– Gene Brown
All I had to do was ask … and many of you answered when I wondered Tuesday how to get a melted stick of chewing gum out of a pocket in my favorite blue dress shirt.
Several suggested a variety of gum solvents. GoJo was one. De-Solv-It Original Citrus Solution was another. Marcia Shingleton says Goo Gone will work.
Some swear by vinegar. Others said vinegar would ruin a shirt.
Ice was a popular remedy, and I am familiar with ice and gum removal, but now I’ve got melted gum down in the fabric and ice isn’t working.
Seth Benson, of Millen, said I need to take a different approach entirely.
“My solution is simple,” he wrote. “I have been in your situation a few times too, not with gum, but bleed out from writing pens. Things like this always happen to ‘favorite’ shirts. I would just get to my nearest J.C. Penney store and pick up another – the same or nearest to the same color.”
Betty English, of the University of Georgia Cooperative Extension in Augusta, shares their guidelines with this problem: “Chewing gum can be removed from many garments by simply dry-cleaning the item. Chewing gum is soluble in dry-cleaning solvent, and little or no pretreatment is required. However, if the item is machine washable, dry-cleaning may not be the best option.”
And I think that’s where I am.
WEEKEND EVENT: The Melanoma Research Foundation will hold its fourth 5K run/walk at 8:30 a.m. Saturday at Lake Olmstead Park to raise money for the study and prevention of America’s most dangerous form of skin cancer.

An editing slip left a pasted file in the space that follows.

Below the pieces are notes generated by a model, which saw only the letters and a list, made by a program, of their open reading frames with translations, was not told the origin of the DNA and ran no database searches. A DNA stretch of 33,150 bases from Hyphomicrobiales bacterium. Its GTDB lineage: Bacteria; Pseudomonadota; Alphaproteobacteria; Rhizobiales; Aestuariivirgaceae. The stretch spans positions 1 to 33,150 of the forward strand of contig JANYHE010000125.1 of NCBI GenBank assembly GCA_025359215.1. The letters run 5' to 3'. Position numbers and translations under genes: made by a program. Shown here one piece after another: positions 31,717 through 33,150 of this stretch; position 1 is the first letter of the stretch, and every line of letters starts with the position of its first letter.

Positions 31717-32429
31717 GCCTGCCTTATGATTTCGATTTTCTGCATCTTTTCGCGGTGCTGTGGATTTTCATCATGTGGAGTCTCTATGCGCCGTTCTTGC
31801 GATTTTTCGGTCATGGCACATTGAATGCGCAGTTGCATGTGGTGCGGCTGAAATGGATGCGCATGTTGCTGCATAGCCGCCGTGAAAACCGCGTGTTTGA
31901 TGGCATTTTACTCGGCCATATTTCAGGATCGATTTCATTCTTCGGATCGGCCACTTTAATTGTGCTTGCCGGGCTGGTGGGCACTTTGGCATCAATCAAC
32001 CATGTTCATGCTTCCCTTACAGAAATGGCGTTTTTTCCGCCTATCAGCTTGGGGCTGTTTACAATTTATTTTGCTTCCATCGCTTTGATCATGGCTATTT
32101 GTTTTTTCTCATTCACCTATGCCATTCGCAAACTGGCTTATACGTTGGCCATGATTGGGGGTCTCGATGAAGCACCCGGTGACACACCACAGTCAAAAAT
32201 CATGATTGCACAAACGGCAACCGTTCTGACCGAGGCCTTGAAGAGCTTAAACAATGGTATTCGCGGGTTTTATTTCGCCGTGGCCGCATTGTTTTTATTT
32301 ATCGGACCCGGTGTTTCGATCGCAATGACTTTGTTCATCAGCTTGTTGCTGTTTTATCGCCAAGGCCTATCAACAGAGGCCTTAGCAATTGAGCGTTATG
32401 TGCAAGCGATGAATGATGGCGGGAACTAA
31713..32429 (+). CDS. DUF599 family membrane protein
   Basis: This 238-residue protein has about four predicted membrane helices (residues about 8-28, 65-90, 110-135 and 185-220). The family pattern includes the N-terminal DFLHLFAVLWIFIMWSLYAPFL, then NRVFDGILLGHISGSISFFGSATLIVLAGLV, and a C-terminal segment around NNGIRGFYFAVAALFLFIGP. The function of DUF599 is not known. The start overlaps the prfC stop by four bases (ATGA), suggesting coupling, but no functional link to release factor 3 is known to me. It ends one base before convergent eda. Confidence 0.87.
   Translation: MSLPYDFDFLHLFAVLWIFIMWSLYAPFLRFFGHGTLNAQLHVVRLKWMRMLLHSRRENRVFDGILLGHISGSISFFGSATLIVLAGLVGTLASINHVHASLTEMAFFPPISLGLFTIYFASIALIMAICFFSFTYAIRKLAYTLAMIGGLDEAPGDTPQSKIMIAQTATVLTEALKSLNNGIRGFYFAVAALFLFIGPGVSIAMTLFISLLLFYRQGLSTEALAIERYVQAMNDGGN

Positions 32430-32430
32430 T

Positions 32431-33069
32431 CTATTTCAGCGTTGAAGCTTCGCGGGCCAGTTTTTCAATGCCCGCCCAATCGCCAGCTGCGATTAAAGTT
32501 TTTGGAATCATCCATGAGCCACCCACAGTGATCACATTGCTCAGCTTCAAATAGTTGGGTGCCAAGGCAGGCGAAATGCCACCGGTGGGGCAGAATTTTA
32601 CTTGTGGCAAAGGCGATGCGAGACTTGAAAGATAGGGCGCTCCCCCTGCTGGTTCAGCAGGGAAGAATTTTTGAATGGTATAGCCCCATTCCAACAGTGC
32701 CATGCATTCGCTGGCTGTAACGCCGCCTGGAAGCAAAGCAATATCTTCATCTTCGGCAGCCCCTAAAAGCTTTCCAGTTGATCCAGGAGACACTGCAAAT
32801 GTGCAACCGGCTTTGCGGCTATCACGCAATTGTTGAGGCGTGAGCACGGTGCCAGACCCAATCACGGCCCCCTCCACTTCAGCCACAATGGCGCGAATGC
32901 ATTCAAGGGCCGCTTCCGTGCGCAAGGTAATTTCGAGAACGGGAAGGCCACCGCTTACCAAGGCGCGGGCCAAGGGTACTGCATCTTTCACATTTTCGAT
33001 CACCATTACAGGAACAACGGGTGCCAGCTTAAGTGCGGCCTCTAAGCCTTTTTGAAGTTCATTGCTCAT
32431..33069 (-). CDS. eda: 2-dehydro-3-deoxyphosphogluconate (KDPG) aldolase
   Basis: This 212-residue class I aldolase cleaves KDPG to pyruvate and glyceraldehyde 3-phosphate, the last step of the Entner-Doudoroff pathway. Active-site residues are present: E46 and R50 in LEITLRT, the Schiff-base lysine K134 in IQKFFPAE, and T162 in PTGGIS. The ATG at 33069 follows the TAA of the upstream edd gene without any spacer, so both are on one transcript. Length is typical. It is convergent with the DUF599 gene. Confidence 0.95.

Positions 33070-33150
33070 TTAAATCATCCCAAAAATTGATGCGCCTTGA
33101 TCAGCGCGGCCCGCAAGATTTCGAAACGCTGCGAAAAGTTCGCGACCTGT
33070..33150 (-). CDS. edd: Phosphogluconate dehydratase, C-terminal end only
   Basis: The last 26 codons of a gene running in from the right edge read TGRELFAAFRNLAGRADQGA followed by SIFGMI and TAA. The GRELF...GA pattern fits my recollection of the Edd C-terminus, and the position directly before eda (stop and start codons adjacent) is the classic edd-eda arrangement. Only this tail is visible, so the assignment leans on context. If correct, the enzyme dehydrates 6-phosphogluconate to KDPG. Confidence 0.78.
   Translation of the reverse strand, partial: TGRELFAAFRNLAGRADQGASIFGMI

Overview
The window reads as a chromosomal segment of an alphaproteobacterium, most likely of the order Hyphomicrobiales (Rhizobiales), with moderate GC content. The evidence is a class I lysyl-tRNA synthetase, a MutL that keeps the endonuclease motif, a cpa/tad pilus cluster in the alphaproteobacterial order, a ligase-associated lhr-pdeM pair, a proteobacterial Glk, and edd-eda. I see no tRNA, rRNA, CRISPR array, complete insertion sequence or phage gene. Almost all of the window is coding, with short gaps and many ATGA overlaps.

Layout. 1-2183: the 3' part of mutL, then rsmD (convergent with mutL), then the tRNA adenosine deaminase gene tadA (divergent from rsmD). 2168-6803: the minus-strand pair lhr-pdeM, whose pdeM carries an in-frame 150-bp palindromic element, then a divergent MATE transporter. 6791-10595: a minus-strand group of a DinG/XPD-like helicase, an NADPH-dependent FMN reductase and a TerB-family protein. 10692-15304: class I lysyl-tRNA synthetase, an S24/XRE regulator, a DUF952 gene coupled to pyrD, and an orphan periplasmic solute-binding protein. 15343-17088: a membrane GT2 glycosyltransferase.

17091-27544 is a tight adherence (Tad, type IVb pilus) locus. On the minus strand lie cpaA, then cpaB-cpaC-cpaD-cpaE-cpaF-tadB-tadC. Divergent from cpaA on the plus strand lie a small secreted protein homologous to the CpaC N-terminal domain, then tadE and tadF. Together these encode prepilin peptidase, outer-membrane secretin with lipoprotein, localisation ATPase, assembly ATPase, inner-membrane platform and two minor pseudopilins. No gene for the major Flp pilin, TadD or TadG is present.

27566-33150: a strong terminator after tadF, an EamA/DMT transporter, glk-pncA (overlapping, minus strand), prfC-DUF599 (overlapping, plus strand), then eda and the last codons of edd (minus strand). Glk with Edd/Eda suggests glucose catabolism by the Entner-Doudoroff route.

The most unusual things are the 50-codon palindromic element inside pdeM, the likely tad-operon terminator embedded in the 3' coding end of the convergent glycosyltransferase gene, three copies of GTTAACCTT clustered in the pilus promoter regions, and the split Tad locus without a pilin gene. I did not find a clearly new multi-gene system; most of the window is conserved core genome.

Miles4Melanoma Georgia activities include raffles, food and music. Registration will begin at 7:30 a.m. and can be completed in advance at active.com.
TODAY’S JOKE: After a laborious two-week criminal trial in a very high-profile bank robbery case, the jury finally ended its 14 hours of deliberations and entered the courtroom to deliver its verdict to the judge.
The judge turned to the jury foreman and asked, “Has the jury reached a verdict in this case?”
“Yes, your honor,” the foreman said. “We find the defendant not guilty.”
The family and friends of the defendant jumped for joy and hug each other as they shouted expressions of divine gratitude.
The defendant’s attorney turned to his client and asks, “So, what do you think about that?”
The defendant looked around the courtroom slowly with a bewildered look on his face and then turned to his defense attorney and said, “Does this mean that I have to give the bank’s money back?”